Book review: Starling Days, by Rowan Hisayo Buchanan

The classics never really go away. But, though there have been excellent novels by people like my colleague Allan Massie on the Roman Empire or Robert Harris on Cicero, (or I, Claudius by Robert Graves for that matter, or Gore Vidal’s Julian), something rather different seems to be happening at present.
Rowan Hisayo Buchanan PIC: James LawsonRowan Hisayo Buchanan PIC: James Lawson
Rowan Hisayo Buchanan PIC: James Lawson

There are an awful lot of novels by women engaging with the mythology and history of the Graeco-Roman world. In the past few years I have read Margaret Atwood reimagining The Odyssey with the The Penelopiad, Pat Barker’s reworking of The Iliad in The Silence Of The Girls, Madeline Miller on Circe and Achilles, Ali Smith’s Boy Meets Girl, and Natalie Haynes with The Amber Fury, The Children Of Jocasta and A Thousand Ships. One has to wonder why, in this age of bread and circuses, tyrants and chancers, we are drawn back to literature thousands of years old.

Rowan Hisayo Buchanan is the latest in this playlist. Starling Days is a bit of a curate’s egg of a novel, melding social commentary with internal dysfunction. But one of the central characters is a classicist, which provides the key to the lock of the story. Mina is a thirtysomething living in New York, newly married, when she is found on the George Washington Bridge, shoeless, and looking into the water. Passing cops are rightly worried – the reader becomes more anxious when it transpires that such actions might not be the first time there has been a cause for concern. Her husband, Oscar, who works in import/export (how invigorating to have a character who is not an artist or a novelist or a journalist) comes to help her home from hospital and decides that he should take her away for a while, to London. Oscar is the product of his father’s one-night stand, and now works for him, while trying to learn Japanese properly. Various plot contrivances mean that Oscar and Mina are rarely together, and then Oscar’s best friend’s sister Phoebe starts a friendship that might be something more with Mina, who has always said that she is bisexual.

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This is a novel which is part comedy of manners and mostly tragedy. As one might expect, secrets are revealed and hidden. It is a strange admixture of the funny (it does involve a llama) and the profoundly serious. Mina is, we swiftly understand, depressive. But in her words: “She preferred crazy. You weren’t supposed to use that word, but she liked the z, the way it slid across the mouth like a knife.” Or at one point Oscar muses “This was a weird thing to observe about your not-quite-stepmother. There was no word for the woman whose husband your mother had borrowed.” This is slick stuff, if on occasion a little show-offy. I could imagine how Iris Murdoch or Muriel Spark would have kept this leaner and less ostentatious in its prose.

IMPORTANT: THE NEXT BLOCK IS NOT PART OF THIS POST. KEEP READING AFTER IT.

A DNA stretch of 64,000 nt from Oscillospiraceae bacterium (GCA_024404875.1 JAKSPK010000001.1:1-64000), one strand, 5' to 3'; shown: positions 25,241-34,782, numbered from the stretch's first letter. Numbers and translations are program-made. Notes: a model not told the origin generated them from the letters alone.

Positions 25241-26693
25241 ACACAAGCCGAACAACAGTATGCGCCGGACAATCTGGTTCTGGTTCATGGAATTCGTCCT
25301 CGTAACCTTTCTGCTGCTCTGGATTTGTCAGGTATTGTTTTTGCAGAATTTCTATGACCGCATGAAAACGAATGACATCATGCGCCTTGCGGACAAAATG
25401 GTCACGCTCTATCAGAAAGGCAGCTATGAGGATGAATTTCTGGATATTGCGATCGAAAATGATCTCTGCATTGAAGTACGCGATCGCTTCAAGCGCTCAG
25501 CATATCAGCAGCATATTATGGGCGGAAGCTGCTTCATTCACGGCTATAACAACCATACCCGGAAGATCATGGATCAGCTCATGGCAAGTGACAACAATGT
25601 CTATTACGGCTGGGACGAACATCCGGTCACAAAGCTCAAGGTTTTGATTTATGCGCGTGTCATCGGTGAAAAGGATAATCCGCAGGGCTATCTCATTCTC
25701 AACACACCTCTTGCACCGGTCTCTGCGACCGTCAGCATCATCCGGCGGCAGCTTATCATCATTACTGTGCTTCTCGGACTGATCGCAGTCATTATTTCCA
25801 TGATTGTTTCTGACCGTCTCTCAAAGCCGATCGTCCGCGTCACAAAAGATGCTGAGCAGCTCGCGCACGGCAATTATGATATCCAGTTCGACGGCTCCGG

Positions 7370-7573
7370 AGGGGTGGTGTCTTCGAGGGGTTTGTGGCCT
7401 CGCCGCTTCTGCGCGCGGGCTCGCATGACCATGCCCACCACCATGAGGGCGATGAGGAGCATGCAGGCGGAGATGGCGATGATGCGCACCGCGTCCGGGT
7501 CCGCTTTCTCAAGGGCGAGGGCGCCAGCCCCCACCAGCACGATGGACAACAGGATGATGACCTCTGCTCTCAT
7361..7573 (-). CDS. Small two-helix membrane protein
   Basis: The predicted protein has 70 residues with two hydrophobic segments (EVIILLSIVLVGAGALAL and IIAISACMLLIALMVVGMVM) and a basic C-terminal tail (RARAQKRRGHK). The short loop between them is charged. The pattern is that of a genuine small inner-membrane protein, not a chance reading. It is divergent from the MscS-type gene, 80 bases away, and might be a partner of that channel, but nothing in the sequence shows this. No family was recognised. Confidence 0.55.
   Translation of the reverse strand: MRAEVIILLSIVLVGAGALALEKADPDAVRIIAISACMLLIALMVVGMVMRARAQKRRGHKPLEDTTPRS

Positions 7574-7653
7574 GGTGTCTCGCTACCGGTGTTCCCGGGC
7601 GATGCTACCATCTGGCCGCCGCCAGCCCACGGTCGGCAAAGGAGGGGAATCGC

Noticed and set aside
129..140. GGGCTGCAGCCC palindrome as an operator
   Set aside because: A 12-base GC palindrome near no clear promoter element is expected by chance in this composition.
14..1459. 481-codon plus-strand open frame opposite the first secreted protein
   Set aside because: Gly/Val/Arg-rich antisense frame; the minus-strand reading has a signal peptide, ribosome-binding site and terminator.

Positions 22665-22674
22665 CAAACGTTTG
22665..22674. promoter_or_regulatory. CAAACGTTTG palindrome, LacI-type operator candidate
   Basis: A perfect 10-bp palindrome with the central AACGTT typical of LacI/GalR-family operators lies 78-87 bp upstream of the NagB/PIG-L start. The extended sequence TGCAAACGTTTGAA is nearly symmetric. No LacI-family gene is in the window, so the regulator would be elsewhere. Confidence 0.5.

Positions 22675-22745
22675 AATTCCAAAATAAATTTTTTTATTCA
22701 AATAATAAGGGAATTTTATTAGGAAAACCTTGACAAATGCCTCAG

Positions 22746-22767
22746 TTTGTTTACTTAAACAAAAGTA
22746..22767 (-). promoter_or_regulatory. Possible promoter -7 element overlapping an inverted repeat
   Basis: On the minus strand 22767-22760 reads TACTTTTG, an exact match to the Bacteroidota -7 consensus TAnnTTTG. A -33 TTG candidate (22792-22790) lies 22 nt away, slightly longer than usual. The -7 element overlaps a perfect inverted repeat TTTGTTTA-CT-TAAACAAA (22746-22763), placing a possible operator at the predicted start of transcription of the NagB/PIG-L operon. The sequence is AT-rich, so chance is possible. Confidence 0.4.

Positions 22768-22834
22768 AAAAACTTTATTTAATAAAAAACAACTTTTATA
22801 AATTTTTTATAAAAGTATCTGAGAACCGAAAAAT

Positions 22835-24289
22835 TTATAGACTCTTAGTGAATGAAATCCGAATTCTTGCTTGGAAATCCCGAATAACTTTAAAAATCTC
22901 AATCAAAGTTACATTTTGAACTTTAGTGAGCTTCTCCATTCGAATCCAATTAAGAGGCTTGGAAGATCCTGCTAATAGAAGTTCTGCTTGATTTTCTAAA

Mina is supposedly writing a monograph, and these parts are fascinating. She wants to look at female survivors in classical myth, given that most women meet ghastly ends. It chimes brilliantly with her own thoughts of suicide, as a counterpoint and a rebuke. She is – and this is very contemporary – contemptuous about studying the military history of Rome. It allows the author to insert small narratives of heroines, while all the time reminding us that our heroine is struggling to see the end of her story. (I did wonder why there was no mention of Medea, perhaps the most problematic of Greek protagonists: monster and victor in one play). The allusions work well. They are also a kind of balance to Oscar’s spreadsheets about craft beers.

The significant thing is that this is a novel that takes depression seriously, even if the prose sometimes froths and bubbles at its own cleverness. It does so by making the reader aware that Mina does not comprehend her own depression; she is, after all, supposed to be happy. A few things, such as ovarian cysts and gender questions and father/son dynamics, do seem rather thrown into the mix, whereas a tighter focus on Mina’s distress might have made a more significant novel. It is affecting and melancholy, especially when quiet moments of happiness prove to be fleeting or illusory. But Mina’s plight is made real, not least by the mention of the tattoos she has to conceal the scars from self-harm. In some ways that is a metaphor for the entire novel: writing over damage with beauty.

Buchanan is a novelist of talent and grace. This may be a kind of sophomore book – as Mina would grasp, sometimes you can try too hard. Nevertheless, it has wit and charm and a moral core. What she does next will be intriguing. Some of it is heartbreakingly sad; some of it is pure rom-com marshmallow, and even if the whole does not quite hang together, the parts are more than adequate to while away an afternoon. - Stuart Kelly

Starling Days, by Rowan Hisayo Buchanan, Sceptre, £16.99. Rowan Hisayo Buchanan is appearing at the Edinburgh International Book Festival on 10 August at 5pm